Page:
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Tag: Devil

Damien: The Omen II (1978)

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MONSTROMETER
MONEY    Monstrometer3
LONELINESS    Monstrometer2
BOREDOM    Monstrometer1
FEAR    Monstrometer2
TIME    Monstrometer1

 

Thorne in my side

After a popular The Omen featured a spooky child and some memorable death scenes, including the possibly best decapitation ever filmed, a captivated audience wanted to know what kind of a teenager Damien, now an orphan, would become. The answer was not the one they expected: the Devil’s son had become KD Lang. With Dumbo ears.

The beginning, a cartoonish jeep ride hysterically scored by a Jerry Goldsmith searching for the face of Jesus and manically played by an Ernest Hemingway wannabe, sets the tone for the rest of the movie. A priceless statue of the Whore of Babylon is discovered in some architectural digging site, along with a fresco depicting Damien, conveniently painted at the age he is now. The archaelogists are promptly dispatched and we can meet the Beast.

Damien (KD Lang), now living in his uncle’s (William Holden) estate, is quite the rascal, and a douche. Aunt Marion (Sylvia Sidney) dislikes him and wants him separated from his cousin Mike. This causes a feud at the diner table, after which it’s time for The Super Duper Whore of Babylon Slide Show, during which the evil eye of a raven stops Aunt Marion’s heart in her upstairs room.

Uncle Richard is president of Thorne Industries, a vague yet powerful conglomerate which apparently owns an agricultural compound in New York City. The firm’s new executive director wants to rule the world through seeds, which confirms than Monsanto IS the devil. This is established after another ridiculous ride, this one on a golf cart. So we have the demon, we have seed, let’s spawn!

Enter Joan Hart (Elizabeth Shepherd), in flamboyant scarlet red, and one gasps. The “young woman” announced during the slide show must be well in her forties. She’s a good looking lady, but calling her a “young woman” is pushing the envelope a bit, underlining how geriatric the cast mostly is. The lady in red cranks hysteria up to 11 as soon as she appears, yelling “You are in danger!” to Uncle Richard. But she is unable to be more specific. She goes to Damien’s football practice (hey, why not?), recognizes the face of Evil and flies to her prompt demise, a ludicrous raven attack during which Jerry Goldsmith, all barrels blazing, manages to overscore himself.

One would thinks that after such a blast we would all have a moment. No such luck. Let’s go jet-ski and have a snowball fight turned epic battle by Jerry in a trance! This is Damien’s birthday, see, and no expense has been spared. There is the most hideous cake ever, a Polaroid with flash and even a firework which everyone watches in awe, sporting brightly coloured Aran sweaters. “Suspicion of destiny. We all have them”, sagaciously observes one of the evil guys. The Thorne residence is full of random woodwork, delirious curtain arrangements and atrocious antiques. The most hideous family room ever doubles as a movie theater.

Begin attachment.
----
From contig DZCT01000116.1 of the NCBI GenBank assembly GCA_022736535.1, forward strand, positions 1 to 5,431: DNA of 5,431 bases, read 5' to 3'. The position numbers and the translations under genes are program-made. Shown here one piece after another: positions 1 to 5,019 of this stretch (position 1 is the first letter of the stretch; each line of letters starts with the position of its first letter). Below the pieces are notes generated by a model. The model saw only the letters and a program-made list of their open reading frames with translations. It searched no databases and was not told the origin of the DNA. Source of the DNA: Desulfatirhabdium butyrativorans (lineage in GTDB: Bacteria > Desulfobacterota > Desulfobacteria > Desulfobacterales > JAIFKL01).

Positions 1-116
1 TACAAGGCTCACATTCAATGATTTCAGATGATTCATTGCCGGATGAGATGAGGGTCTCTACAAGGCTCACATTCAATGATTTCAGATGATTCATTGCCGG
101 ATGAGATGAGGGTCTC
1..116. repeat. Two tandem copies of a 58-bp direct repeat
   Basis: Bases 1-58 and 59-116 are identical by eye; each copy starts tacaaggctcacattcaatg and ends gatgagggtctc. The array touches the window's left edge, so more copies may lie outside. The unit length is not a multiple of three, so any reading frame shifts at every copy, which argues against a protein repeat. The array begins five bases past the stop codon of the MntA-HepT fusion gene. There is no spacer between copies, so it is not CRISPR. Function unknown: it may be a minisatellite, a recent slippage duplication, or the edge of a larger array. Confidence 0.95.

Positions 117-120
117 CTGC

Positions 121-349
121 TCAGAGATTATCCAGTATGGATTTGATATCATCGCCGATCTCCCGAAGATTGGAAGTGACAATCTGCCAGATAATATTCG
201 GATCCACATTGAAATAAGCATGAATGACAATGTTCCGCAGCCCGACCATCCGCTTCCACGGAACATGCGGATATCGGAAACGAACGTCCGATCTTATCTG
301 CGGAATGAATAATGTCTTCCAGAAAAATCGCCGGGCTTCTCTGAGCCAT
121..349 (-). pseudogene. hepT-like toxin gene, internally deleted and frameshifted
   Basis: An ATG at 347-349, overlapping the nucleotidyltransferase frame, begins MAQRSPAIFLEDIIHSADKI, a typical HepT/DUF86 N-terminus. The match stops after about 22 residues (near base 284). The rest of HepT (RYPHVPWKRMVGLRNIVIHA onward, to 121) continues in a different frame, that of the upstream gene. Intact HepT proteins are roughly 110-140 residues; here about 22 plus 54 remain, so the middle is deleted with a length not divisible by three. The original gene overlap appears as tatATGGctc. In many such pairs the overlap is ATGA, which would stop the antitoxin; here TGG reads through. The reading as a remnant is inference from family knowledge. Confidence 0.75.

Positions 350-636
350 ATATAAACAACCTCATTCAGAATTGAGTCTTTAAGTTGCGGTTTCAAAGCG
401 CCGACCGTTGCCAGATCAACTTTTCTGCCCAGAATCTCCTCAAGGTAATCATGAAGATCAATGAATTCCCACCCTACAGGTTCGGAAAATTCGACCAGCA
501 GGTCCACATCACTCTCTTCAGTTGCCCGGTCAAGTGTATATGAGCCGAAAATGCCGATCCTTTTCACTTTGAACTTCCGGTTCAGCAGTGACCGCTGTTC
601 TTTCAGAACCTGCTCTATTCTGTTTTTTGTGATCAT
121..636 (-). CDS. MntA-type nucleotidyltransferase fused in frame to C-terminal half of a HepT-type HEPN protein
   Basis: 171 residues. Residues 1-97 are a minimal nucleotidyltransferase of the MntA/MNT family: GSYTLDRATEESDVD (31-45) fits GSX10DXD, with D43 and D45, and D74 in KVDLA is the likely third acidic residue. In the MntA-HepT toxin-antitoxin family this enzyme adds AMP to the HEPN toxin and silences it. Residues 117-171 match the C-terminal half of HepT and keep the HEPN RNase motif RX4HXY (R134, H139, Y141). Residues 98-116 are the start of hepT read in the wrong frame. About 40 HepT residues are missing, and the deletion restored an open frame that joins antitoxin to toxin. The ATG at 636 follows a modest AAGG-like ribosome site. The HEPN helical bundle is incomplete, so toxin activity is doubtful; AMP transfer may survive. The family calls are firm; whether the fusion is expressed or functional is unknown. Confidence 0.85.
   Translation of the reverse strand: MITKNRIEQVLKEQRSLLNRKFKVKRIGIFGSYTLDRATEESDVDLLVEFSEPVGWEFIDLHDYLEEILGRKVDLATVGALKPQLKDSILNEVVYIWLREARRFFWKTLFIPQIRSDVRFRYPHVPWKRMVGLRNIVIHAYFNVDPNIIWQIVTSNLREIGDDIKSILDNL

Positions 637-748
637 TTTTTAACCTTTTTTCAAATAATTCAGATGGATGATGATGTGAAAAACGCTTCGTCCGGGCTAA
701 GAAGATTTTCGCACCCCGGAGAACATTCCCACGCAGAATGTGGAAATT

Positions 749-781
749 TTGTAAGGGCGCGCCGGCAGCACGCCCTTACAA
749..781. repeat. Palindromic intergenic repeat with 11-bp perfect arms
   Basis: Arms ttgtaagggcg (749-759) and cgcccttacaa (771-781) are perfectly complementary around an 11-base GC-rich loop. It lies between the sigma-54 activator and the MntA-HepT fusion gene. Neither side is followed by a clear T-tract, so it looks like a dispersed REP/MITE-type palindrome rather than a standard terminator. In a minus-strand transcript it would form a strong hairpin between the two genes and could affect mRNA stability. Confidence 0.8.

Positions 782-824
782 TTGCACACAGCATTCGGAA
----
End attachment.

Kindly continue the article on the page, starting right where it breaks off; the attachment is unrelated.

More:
People on the East Coast do love their sports; it’s now time for an ice hockey match on the estate’s frozen lake. Another good guy, who is clearly too old for this kind of activity, drowns when the ice breaks. Uncle Richard is devastated, his very bright yellow cap somehow undermining his grief.

Back to military school, Damien is even more a douche then before. His sargeant (Lance Henriksen, always a good sign), wisely advise him to read the Book of Revelations to understand who he is. True to its name, the read, a bit like a user manual, allows Damien to locate the exact spot where the number of the Beast is tattooed on the skin of his skull. Accompanied by the 666 horns of The Goldsmith Fanfare, Damien runs through the woods, to the end of a pontoon where he screams “WHY ME???” to the dark heaven. Oh God. Why, indeed?

A school visit is ludicrously set to take place during a very delicate checking process at the Thorne plant, now a chemical facility. Toxic compounds are released, killing another good guy. Damien has not been affected by the leak and a doctor runs some tests to understand why. His lab is for some reason full of bubbling red alembics you would expect in a witch lair, but not in a modern research facility.

After discovering Damien has jackal blood (what, not hooves?), the good doctor is offed in an attempt to equal the surprise decapitation of the first movie. No raven this time, only the filmed evidence that the butter-cutting wire is a demonic invention.

Uncle Richard starts having his doubts about Damien. Well, it only took him five violent deaths in his immediate entourage to get there. He nevertheless remains in denial when the curator of the Met brings him a letter of Revelations and a box. What’s in the box? What’s in the box? WHAT’S IN THE BOX?!?!? The Megiddo daggers, the only weapons able to destroy Damien. These, as the Whore of Babylon statue, will remain loose ends.

Cousin Mike (remember him?) is troubled. He follows Damien out in the snow, where he has his head telepathically crushed. A huge funeral ensues, with mountains of flowers, a motorcade and more Goldsmith that it is humanly possible to endure.

The Met curator is killed by nothing less than a locomotive, in true Final Destination fashion. A incongruous boogie-woogie cotillion happens for Graduation Day. Uncle Richard unsuccesfully attempts to kill Damien and is shot by his wife, screaming “DAAAAAAMIEEEEEN!”

Should one mentions that the end credits roll on a bombastic “Ave Satani Versus Jesus” choir? Jerry, calm down. There is still one movie to be scored. There is no card indicating how many horn players were harmed during the recording of the soundtrack. Oh, and in case you did not believe the casting:

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